Euler's Formula

The beautiful and perhaps mysterious formula of Euler which is the subject of this section is


Several questions might immediately come to mind.

What does an exponential function have to do with trigonometric functions? At the pre-calculus level we are familiar with tex2html_wrap_inline16 as a function which increases rapidly as x grows, and with the oscillatory nature of the trigonometric functions.

How do we make sense of raising a real number to an imaginary power? Our rules of arithmetic have only told us how to extend addition and multiplication from the real numbers to the complex numbers.

We will eventually give a complete and airtight answer to these questions in the section on complex functions(link), but we can get acquainted with Euler's formula and strip away some of its mystery by extrapolating a few simple properties of the real function tex2html_wrap_inline16 .

First, if tex2html_wrap_inline22 then the equation which we obtain by replacing i with -i should also be true. After all -i is as good a square root of -1 as i.

So we should also have tex2html_wrap_inline34 . And if we multiply these together,


so that tex2html_wrap_inline38 So we know at least that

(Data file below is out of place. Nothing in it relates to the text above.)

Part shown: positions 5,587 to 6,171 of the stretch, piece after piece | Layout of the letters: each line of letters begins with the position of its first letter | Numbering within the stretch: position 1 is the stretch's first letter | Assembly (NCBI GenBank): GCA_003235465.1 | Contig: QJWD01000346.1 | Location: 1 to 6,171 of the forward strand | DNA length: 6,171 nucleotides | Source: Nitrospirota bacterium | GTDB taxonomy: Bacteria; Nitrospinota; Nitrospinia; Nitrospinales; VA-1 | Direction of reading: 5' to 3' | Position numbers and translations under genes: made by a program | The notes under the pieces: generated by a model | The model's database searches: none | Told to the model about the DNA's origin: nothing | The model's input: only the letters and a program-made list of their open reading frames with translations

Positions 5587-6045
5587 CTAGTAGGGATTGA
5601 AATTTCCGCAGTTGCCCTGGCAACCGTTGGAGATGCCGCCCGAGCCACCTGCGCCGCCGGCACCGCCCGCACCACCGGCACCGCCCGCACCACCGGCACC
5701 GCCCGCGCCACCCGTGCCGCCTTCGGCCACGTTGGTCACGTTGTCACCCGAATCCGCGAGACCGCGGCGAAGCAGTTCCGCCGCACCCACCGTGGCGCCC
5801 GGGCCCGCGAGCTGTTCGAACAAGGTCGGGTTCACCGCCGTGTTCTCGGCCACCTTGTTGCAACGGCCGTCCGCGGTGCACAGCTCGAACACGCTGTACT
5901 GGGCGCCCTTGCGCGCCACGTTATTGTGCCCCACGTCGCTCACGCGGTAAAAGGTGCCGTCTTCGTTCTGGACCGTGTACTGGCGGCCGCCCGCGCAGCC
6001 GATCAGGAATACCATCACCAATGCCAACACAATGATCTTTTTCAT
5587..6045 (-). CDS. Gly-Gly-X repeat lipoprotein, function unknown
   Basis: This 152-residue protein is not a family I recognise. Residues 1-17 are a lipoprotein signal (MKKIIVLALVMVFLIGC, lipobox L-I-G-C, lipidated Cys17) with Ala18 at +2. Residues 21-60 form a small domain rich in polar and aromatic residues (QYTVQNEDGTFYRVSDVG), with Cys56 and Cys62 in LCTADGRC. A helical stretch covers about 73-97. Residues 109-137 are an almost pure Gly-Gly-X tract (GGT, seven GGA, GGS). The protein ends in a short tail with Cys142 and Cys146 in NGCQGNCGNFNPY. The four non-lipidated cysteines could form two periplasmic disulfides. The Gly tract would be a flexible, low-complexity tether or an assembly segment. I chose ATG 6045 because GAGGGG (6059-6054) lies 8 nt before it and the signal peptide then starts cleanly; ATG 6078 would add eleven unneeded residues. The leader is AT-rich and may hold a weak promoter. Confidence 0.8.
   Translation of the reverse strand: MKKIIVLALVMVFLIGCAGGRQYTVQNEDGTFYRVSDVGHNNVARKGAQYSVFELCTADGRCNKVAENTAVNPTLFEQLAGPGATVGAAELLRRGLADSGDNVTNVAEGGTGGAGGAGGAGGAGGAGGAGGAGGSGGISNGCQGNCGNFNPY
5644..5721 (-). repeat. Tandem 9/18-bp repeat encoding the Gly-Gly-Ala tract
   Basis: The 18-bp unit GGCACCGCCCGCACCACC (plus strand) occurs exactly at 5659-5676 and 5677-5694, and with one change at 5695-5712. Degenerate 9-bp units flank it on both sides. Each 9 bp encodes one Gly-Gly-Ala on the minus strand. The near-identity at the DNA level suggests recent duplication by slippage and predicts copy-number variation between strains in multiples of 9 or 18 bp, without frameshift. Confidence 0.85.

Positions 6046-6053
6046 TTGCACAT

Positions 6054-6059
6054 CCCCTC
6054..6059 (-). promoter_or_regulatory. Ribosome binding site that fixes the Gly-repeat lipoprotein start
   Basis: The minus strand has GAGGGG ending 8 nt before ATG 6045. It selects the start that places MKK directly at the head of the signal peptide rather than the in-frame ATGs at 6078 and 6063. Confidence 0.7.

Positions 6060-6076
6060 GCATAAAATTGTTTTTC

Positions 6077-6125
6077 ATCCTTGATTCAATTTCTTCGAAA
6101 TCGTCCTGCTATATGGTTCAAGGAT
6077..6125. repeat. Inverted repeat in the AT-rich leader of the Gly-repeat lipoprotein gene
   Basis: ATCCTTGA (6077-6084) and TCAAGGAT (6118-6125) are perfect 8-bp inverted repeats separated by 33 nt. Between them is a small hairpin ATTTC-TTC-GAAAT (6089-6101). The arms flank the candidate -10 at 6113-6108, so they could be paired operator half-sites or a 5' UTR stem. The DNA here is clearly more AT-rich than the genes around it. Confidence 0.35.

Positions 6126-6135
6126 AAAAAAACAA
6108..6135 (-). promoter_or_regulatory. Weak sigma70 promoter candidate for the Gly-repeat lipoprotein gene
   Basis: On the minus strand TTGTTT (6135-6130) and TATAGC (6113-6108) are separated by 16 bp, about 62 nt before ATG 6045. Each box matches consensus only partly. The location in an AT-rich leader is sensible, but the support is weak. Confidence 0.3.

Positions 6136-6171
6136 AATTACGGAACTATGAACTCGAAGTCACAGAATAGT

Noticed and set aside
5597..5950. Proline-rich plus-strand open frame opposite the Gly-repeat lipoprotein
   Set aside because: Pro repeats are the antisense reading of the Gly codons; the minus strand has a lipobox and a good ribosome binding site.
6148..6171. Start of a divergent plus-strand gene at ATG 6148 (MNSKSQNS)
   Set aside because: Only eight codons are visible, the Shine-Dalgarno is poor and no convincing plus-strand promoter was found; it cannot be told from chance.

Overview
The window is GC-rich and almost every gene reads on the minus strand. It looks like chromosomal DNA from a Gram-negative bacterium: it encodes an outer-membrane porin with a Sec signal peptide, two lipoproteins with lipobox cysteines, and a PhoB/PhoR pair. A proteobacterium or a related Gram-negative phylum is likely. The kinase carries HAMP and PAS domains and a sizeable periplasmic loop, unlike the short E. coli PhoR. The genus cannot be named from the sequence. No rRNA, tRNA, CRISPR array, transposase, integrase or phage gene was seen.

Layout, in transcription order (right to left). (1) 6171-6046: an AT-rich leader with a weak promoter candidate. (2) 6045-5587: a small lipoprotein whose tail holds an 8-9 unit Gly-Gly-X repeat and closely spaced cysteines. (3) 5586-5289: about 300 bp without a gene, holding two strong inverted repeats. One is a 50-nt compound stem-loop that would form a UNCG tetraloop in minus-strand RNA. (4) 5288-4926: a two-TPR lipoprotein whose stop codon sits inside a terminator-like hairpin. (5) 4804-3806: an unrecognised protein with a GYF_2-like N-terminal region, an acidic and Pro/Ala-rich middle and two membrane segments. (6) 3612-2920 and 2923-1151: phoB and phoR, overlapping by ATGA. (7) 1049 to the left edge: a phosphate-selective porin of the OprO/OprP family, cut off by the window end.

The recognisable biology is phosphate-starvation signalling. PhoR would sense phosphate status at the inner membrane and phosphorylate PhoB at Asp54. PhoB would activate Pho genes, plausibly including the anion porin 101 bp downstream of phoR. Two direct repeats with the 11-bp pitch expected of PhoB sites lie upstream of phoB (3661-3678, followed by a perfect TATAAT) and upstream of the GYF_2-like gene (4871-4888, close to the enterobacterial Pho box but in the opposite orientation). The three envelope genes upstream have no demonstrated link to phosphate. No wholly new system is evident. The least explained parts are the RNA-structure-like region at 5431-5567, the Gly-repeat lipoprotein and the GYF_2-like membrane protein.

for some angle tex2html_wrap_inline28 . But does tex2html_wrap_inline30 ?

Recall that the exponential function tex2html_wrap_inline32 is well approximated by the linear function 1+x when x is very small. (Try it on a calculator.) We will now assume that the function tex2html_wrap_inline38 retains this property for complex z with small modulus.


so in particular


And now we use two more approximations which are very good for small values of tex2html_wrap_inline46 . (try it)




These approximations become increasingly good as tex2html_wrap_inline52 decreases and it is clear that Euler's formula holds when tex2html_wrap_inline54 .

Putting all this together we boldly claim:


Notice that by de Moivre's formula from the previous section, this means that


And since any angle can be written as an integer multiplied by something ``sufficiently small!'', our claim is bold indeed.

What we should notice at this stage, is that if we want to extend the function tex2html_wrap_inline32 to complex values of x in a way consistent with what we already know about the function, then it is very reasonable to expect oscillatory behavior from tex2html_wrap_inline64 and perhaps also reasonable to accept Euler's lovely formula.

We will soon analyze and understand the formula completely.

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Author: Michael O'Neill

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